Interval training can boost performance and reduce aging, even for older athletes.
Joe Friel is on a mission to teach younger athletes how to stay young and fit. At nearly age 70, for Friel “younger athletes” means people who are around 50.
In his new book, “Fast After 50,” Friel outlines a workout plan and reveals his research into how those over age 50 can maintain muscle and reduce the impact of aging, according to the Wall Street Journal.
Friel says that the key is high-intensity, interval workouts, which he says can keep producing strength and speed gains for athletes even in their 50’s. By contrast, many older athletes transition to slower but longer distance training as they age.
But Friel says the research shows that such endurance training is counter-productive. In particular, since aging tends to lead to shrinking muscles, high intensity training with heavy weight lifting is important to stave off the trend of muscle loss.
People who are deemed healthy enough to start weight lifting, Friel says, should lift with heavy weights two to three times a week. Typical interval training means short bouts of intense exercise, to the point of breathing hard, for a minute at a time, followed by a minute of rest.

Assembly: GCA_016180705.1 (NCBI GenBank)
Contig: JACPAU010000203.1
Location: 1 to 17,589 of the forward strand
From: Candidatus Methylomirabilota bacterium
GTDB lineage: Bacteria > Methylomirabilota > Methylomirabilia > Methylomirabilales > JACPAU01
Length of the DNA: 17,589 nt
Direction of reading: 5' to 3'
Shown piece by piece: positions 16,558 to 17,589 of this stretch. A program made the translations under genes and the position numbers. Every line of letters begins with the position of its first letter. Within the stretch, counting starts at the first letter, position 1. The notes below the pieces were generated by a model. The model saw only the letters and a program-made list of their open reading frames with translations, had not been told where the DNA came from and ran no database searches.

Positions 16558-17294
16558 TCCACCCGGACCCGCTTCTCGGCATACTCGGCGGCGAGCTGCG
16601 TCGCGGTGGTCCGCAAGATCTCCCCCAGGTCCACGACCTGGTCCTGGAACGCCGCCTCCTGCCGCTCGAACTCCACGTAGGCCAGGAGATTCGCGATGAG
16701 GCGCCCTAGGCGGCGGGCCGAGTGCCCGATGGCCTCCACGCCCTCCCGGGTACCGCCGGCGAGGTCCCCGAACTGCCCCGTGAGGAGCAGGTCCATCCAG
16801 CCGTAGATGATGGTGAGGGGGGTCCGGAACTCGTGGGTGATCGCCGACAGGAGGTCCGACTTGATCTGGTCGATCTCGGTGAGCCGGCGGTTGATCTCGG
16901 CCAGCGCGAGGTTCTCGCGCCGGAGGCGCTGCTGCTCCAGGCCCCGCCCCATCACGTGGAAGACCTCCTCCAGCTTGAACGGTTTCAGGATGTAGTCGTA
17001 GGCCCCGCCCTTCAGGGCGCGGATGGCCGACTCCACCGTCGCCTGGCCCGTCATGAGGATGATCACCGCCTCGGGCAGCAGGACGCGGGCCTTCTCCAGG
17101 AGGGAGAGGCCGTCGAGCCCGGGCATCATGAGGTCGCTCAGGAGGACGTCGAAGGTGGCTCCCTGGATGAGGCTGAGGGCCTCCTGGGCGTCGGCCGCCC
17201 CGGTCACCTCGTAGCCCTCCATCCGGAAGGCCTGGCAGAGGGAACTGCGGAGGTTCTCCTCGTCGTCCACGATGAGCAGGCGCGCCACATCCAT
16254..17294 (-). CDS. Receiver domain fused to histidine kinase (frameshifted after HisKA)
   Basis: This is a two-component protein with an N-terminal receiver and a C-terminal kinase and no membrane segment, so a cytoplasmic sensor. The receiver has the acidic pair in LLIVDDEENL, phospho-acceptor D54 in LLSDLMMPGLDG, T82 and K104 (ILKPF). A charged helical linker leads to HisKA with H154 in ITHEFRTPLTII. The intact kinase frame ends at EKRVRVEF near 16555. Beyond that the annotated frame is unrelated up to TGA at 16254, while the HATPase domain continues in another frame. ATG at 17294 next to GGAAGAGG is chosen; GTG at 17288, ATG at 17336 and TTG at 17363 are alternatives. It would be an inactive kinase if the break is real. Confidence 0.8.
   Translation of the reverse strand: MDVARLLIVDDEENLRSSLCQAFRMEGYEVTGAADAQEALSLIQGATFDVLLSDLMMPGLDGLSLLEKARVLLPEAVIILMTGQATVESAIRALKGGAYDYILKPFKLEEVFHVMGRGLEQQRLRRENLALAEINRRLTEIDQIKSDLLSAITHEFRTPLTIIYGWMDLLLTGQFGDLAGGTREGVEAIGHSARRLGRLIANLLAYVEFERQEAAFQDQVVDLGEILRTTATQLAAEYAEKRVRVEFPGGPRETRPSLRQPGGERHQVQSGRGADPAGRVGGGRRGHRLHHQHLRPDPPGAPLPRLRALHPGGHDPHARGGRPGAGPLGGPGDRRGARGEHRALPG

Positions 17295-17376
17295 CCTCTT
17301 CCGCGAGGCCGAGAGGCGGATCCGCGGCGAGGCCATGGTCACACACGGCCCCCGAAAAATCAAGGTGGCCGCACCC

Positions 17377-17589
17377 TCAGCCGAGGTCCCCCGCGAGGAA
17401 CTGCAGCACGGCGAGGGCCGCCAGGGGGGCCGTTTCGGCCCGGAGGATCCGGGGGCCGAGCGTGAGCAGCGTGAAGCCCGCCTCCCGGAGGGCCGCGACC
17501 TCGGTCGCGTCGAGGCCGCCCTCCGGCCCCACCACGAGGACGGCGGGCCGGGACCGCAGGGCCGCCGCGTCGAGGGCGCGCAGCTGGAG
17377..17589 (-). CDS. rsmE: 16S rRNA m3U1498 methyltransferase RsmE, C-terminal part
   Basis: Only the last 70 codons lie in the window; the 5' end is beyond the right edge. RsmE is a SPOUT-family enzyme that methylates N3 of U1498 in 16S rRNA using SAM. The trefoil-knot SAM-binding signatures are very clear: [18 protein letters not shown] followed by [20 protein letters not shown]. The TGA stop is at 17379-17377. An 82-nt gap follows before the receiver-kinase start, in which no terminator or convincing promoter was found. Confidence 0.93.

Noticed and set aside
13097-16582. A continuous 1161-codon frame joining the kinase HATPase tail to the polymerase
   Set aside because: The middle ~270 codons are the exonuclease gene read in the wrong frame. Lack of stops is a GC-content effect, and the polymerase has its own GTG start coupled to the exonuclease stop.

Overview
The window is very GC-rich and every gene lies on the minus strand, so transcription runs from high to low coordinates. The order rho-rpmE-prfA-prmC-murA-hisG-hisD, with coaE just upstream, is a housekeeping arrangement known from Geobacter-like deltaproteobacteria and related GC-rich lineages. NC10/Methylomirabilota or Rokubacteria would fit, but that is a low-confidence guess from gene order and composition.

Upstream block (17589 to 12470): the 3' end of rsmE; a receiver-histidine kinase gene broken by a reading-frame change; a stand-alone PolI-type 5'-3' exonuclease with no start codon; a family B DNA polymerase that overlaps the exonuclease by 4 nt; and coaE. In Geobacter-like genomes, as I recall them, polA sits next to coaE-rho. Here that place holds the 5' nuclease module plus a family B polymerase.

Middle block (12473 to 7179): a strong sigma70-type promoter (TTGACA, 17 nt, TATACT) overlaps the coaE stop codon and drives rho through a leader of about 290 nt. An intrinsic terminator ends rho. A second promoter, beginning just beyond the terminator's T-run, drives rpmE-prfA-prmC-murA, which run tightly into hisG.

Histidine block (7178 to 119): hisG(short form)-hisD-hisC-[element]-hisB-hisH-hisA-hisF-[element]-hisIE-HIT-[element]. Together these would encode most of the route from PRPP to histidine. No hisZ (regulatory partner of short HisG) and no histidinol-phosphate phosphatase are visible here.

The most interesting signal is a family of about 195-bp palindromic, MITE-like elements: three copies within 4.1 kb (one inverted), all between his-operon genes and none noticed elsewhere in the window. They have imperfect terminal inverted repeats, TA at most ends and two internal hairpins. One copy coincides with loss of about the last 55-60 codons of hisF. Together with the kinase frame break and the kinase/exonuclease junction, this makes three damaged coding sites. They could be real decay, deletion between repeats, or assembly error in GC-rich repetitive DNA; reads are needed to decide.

People who are just starting out may do as few as one such set of several exercises, working up to training sessions involving three or more such sets of each exercise.
Friel says that in addition to strength training and high-intensity interval training, older athletes need to get plenty of sleep and adequate protein to stave of the worst effects of the aging process.
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